Science & Tech

Women in sciences

4 min read

Graduate group celebrates a decade of fellowship in those fields and in engineering

About 10 years ago, Harvard graduate student Meredith Fisher suggested to Sarah Boyer and Martine Zilversmit, her friends and fellow students, that they join a science group for women. There was just one problem, Zilversmit recalled.

“It turned out there wasn’t one,” she said.

So the three created their own, the Harvard Graduate Women in Science and Engineering (HGWISE), to provide networking, professional development, and mentoring opportunities to other women who shared their interests.

On Saturday, HGWISE marked its 10th anniversary with a daylong symposium, “WISE Beyond Your Years.” As part of the celebration, founding members Boyer, Fisher, and Zilversmit joined other alumnae for a panel discussion titled “How HGWISE Has Empowered Me to Succeed,” held at the Geological Museum Lecture Hall. HGWISE former co-chair Elise Wilkes, a Ph.D. candidate in Earth and planetary sciences at Harvard’s Graduate School of Arts and Sciences, moderated.

Boyer, Ph.D. ’07, the group’s first treasurer, said creating HGWISE was an “empowering experience” that helped her realize her potential.

“To have a vision of something we wanted to have happen and enable it to come into being was incredible,” said Boyer, now an associate professor of biology at Macalester College in St. Paul, Minnesota. “It gave me a different mental framework for imagining the future and the organizations I wanted to change, in a way I hadn’t visualized in my lifetime.”

As HGWISE’s first co-chair, Fisher, Ph.D. ’07, said she regularly collaborated with high-level Harvard administrative officials as she created and represented the organization. That experience prepared her for her career in finance.

“The opportunity to interact with people at that level, people who are as invested in something as we were, was really extraordinary,” Fisher said. “I can’t remember any club membership or leadership position where I had that level of interaction. That always stayed with me.”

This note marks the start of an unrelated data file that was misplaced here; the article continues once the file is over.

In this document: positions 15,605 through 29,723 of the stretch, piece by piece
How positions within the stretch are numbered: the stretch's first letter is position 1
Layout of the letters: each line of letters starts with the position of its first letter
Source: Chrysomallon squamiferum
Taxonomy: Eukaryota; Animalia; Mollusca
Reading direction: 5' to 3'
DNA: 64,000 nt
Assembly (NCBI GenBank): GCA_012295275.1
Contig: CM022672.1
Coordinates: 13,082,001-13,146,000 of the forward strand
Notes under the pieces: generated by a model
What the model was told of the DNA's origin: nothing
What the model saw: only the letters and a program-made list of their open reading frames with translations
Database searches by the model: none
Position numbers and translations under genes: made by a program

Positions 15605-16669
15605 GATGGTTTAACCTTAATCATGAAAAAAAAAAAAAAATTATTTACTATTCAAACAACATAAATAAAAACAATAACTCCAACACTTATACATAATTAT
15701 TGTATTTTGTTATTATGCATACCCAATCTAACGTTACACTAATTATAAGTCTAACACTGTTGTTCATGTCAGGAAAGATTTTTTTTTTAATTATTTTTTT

Founding secretary Zilversmit, Ph.D. ’07, said helping launch HGWISE was one of her “proudest achievements” at Harvard and contributed to her having her “dream job” as a researcher at the National Institutes of Health.

Sloan Siegrist, Ph.D. ’08, an assistant professor in the department of microbiology at the University of Massachusetts, Amherst, said HGWISE motivated her to excel. “I get inspired by people around me, so if people around me are killing it, that raises my game,” said Siegrist, who served on the HGWISE board from 2007 to 2008.

HGWISE crossed Harvard campuses and disciplines, Fisher said. The group provided women in their fields with information they weren’t getting from a single other existing organization, including events that addressed imposter syndrome — when an accomplished person feels like a fraud — and how to get a job.

“The first year, we spent a lot of time thinking about events that would become institutionalized and impactful,” Fisher said.

Since its launch, HGWISE has grown to more than 2,000 general members and provides graduate mentorship programs and networking opportunities, said board member Jean Fan, a Ph.D. candidate in bioinformatics and integrative genomics.

Former treasurer Sarah Ballard, Ph.D. ’12, said organizing workshops helped her thrive on campus. “It became really integral to my identity as a graduate student at Harvard to be seen as someone who was not only interested in science,” said Ballard, who is now an astronomer.

Although it made a welcome place on campus for women, HGWISE alumni said there is still work to be done to make the scientific community welcoming.

“There’s so much talk about [women] transitioning out of science and so little about transitioning in, unless it was about managing a family,” Zilversmit said.

Ballard said she recently found herself speaking to a group of newly admitted students to the graduate science and engineering program. Asking about her experience, they wanted to know if she’d do it all over again.

“I would have done it all again, except sooner,” Ballard said she told them. “I said to them, ‘Don’t mess around. Joining organizations like HGWISE is part of your job.’”